Learn more in this session from our Game Developer Summit and check out the documentation to see integration options for Unity, Unreal Engine, Gradle, Native, and Java support.

Google Play’s best-in-class distribution

Google Play delivers billions of apps, games, updates, and dynamic feature modules every month to Android users on thousands of device types around the world. We invest a lot of time and energy into making sure your content is delivered to users as seamlessly and efficiently as possible while hiding the complexity from the user experience.

For example, we recently upgraded the download service Google Play uses. This change alone has sped up the installation of app bundle apps by an average of 6% and increased install success globally by 1%, resulting in millions more new installs for developers every week.

We’re also rolling out multiple improvements to dynamic feature module distribution, such as allowing them to be installed when your app is VISIBLE or higher, lowering the free storage threshold that triggers insufficient storage errors, and removing user confirmation for large dynamic features over Wi-Fi. This alone has resulted in 12% more successful deferred module downloads. Apps using dynamic features will benefit from these changes automatically.

Requirement for new apps in the second half of 2021

We’re continuing to make app bundles a better publishing format than APKs on Google Play. For example, the new app bundle explorer lets you manage all your app bundles in one place. You can download and attest the exact APKs that Play generates for delivery, as well as a signed, universal APK (a single, installable APK that includes all code and resources needed for supported devices) that you can use on other distribution channels.

We’ve been thrilled to see the app bundle embraced by the app and game ecosystem, and we’re excited to continue to improve it. As we announced in the Android 11 event, to help us invest in future improvements, we intend to require new apps and games to publish with the Android App Bundle on Google Play in the second half of 2021. In the same timeframe, we will deprecate legacy APK expansion files (OBBs), making Play Asset Delivery the standard option for publishing games over 150MB. We will also require instant experiences to be published via instant-enabled app bundles, deprecating the legacy instant app ZIP format.

Thank you to everyone who has already made the switch to the Android App Bundle, and a special thanks to those of you who’ve shared your feedback. Your comments help us shape the future of app bundles and improve the technology for everyone, so please continue to let us know what you think.


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The winners of the Google Play Indie Games Festival are…

Posted by Leticia Lago, Head of Developer Marketing, EMEA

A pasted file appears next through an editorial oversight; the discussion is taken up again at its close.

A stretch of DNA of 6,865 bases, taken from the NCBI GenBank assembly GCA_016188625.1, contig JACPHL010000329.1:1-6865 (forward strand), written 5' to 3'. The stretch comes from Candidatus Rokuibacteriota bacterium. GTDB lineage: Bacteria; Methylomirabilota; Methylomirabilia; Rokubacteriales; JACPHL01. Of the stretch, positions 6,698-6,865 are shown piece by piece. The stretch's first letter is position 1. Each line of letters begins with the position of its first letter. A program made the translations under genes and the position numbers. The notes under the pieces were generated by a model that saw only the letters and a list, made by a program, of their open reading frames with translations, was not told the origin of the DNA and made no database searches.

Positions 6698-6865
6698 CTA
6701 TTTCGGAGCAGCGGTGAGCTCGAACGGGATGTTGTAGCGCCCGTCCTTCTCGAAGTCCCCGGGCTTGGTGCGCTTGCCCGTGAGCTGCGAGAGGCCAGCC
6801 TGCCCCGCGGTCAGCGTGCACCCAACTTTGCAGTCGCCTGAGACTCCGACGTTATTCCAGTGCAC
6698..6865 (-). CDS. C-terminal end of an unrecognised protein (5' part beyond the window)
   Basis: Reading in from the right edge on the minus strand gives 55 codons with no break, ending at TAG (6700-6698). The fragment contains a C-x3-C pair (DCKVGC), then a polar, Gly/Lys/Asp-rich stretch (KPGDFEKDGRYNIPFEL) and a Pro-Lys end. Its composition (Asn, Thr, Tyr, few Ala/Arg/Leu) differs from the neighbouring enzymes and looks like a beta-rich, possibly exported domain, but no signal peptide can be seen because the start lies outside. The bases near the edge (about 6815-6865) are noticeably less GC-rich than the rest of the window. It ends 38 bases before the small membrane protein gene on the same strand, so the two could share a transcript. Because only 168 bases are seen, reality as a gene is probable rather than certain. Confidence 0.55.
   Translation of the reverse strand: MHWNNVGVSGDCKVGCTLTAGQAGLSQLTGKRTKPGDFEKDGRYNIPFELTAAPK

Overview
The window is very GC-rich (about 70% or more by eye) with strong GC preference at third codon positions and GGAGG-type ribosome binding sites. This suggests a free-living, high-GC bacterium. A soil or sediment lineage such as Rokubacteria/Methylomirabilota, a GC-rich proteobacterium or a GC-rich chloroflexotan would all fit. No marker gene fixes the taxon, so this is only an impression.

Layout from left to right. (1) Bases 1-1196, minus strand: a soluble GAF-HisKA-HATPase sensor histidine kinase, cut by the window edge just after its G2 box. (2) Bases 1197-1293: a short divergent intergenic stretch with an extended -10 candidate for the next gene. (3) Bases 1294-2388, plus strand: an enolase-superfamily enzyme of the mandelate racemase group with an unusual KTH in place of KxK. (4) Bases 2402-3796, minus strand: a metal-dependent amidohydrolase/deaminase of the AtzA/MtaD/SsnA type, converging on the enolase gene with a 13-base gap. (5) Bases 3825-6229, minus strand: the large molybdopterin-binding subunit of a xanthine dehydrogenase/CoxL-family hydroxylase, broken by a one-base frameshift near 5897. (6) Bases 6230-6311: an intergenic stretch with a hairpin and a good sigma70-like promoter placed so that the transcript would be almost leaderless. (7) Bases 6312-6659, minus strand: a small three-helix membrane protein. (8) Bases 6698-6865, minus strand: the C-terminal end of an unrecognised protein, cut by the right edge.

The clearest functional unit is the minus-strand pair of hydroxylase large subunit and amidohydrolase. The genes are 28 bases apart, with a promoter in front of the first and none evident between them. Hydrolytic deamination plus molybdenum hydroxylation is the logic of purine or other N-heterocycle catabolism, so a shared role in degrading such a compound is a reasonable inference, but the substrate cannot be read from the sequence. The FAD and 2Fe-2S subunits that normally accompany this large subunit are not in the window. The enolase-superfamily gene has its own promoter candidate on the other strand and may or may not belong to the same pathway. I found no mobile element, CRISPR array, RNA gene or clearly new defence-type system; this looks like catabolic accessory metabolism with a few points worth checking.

We wrapped up the Indie Games Festivals in Europe, Japan, and South Korea. You can now check out the three winners and Top 10 finalists from each of the contests.

Indie

The Google Play Indie Games Festival celebrates the creativity and innovation that small games developers bring to the Play Store.

We shortlisted 20 finalists for each contest after receiving hundreds of submissions. The finalists were to showcase their art at events in Warsaw, Tokyo, and Seoul. However, this year’s unprecedented events saw the finalists presenting to jury members online. The juries then deliberated to select the winners.

Winning developers receive prize packages designed to help them grow their business on Android and Google Play. Each package offers promotions on the Google Play Store, consultations with members of the Google Play team, Google hardware, promotion campaigns, and more.

Join us in congratulating the developers and try out their games.

Europe

Image

(In alphabetical order)

Cookies Must Die by Rebel Twins (Poland)

inbento by Afterburn (Poland)

The White Door by Rusty Lake (Netherlands)

The other finalist to make the Top 10 as selected by the jury members are, in alphabetical order:

top

60 Parsecs! by Robot Gentleman (Poland)

Alien Escape by KORION Interactive (Germany)

Alt-Frequencies by Accidental Queens (France)

Doors: Awakening by Big Loop Studios (Bulgaria)

My Diggy Dog 2 by King Bird Games (Russia)

Traffix by WebAvenue Unipessoal Lda (Portugal)

Void Tyrant by Quite Fresh Ltd. (United Kingdom)


Japan

winners

(In alphabetical order)

GIGAFALL by Shiki Game Studio

METBOY! by REBUILD GAMES

Wasurenaide, otona ni natte mo by GAGEX Co.,Ltd.

The other final list to make the Top 10 as selected by the jury members are, in alphabetical order:

top
Boku to hakubutsukan by oridio Inc.

GummyShooter by simatten

Home Fighter by hap Inc.

MonsterTrader by Mitsuhiro Okada

Snowman Story by Odencat

World for Two by Seventh rank

Zelle by Odencat


South Korea

winners

(In alphabetical order)

Heroes Restaurant by Team Tapas

Magic Survival by LEME

Project Mars by Moontm

The other finalist to make the Top 10 as selected by the online audience and the jury are, in alphabetical order:

Top

CAT THE DJ by CATSBY STUDIO

Dust by I-eye studio

Extreme Football by 9M Interactive

Great Sword by olivecrow

QV by izzle

Sand Shark: The Boy and The Sea by GABANGMAN STUDIO

Sword Master Story by CodeCAT

Congratulations to all the winners! And thanks to everyone who entered.



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Preparing your Gradle build for package visibility in Android 11